Lord, send us the people nobody else wants."
That was the bold prayer that set Grace Church, now a multi-site United Methodist congregation in Southwest Florida, on course for a future defined by outreach to "the least of these."
When Jorge Acevedo became pastor of Grace in 1996, the church was in a five-year decline. At its height, the church had reached 1,000 in attendance. By the time Jorge arrived, attendance had dropped by nearly 75 percent. The church was deep in debt, had unpaid bills, and was under scrutiny from the IRS for back payroll taxes.
Worse, from Jorge's perspective, the church's neighborhood had changed, but the church had not. Growth and health would come only with a commitment to outreach.
Grace Church's neighbors were indeed "the people nobody else wants"—addicts, prostitutes, and alcoholics. Outreach to the church's neighbors required a commitment to recovery ministry.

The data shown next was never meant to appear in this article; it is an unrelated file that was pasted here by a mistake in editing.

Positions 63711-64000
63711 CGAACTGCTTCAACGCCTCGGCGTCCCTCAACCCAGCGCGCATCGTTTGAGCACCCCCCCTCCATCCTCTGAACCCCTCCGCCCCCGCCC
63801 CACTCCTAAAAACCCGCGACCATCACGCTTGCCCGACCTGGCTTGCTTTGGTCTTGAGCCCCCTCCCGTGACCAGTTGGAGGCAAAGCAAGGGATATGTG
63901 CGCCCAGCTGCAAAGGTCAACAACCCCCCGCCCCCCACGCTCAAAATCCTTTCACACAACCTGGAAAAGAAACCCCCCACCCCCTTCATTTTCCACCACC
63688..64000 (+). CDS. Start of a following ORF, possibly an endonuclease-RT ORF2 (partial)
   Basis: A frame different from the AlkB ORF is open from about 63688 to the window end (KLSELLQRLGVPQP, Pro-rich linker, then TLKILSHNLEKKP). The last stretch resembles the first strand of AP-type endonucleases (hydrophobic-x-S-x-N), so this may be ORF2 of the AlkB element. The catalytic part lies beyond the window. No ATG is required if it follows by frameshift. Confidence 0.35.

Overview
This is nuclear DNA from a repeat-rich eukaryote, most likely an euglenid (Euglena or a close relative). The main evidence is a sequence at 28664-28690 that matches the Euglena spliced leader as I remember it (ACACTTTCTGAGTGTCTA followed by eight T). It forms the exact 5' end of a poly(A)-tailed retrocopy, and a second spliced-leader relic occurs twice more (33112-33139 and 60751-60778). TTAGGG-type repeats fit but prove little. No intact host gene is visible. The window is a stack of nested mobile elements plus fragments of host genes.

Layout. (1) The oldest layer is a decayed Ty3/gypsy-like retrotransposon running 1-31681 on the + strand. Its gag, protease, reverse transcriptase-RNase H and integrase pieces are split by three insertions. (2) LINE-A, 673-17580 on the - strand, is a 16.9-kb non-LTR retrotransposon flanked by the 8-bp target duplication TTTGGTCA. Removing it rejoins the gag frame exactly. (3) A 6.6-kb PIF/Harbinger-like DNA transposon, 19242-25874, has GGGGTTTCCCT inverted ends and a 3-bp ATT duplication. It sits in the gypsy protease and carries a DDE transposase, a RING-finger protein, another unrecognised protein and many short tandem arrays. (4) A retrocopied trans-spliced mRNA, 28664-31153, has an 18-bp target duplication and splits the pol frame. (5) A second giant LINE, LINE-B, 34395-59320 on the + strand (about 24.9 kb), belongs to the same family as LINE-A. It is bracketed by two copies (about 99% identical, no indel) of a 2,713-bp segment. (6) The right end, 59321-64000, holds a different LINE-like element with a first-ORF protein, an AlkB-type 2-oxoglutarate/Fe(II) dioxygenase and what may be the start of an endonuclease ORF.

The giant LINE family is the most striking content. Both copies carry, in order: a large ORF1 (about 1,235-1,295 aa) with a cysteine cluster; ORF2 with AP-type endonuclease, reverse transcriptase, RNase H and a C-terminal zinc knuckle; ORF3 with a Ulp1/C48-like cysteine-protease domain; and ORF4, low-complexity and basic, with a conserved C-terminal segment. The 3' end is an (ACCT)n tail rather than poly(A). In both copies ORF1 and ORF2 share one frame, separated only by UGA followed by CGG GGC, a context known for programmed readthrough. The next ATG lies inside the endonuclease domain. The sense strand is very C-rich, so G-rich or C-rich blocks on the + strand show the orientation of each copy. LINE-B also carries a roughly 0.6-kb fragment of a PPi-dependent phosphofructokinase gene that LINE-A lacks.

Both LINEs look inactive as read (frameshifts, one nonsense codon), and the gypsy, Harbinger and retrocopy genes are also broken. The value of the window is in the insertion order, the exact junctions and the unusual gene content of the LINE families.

Discovery of Recovery
Today Grace Church operates one of the largest recovery ministries in America, with more than 800 people involved each week.
"For many pastors," Jorge explains, "their ministry passions come out of their own pain; and that's true for me." Jorge had experienced the pain that addiction brings, and he had witnessed it in the lives of his parents, sister, and brothers. "As a pastor, I see the wreckage in peoples' lives, and I know churches typically aren't safe places to talk about this stuff."
So Grace Church decided to do ministry in a way that incorporates the openness of recovery ministry.
But recovery was not always a part of the church's—or Acevedo's—vision for discipleship.
Jorge grew up with two parents who were functional alcoholics. They were good parents, he explains, but drinking and partying were ...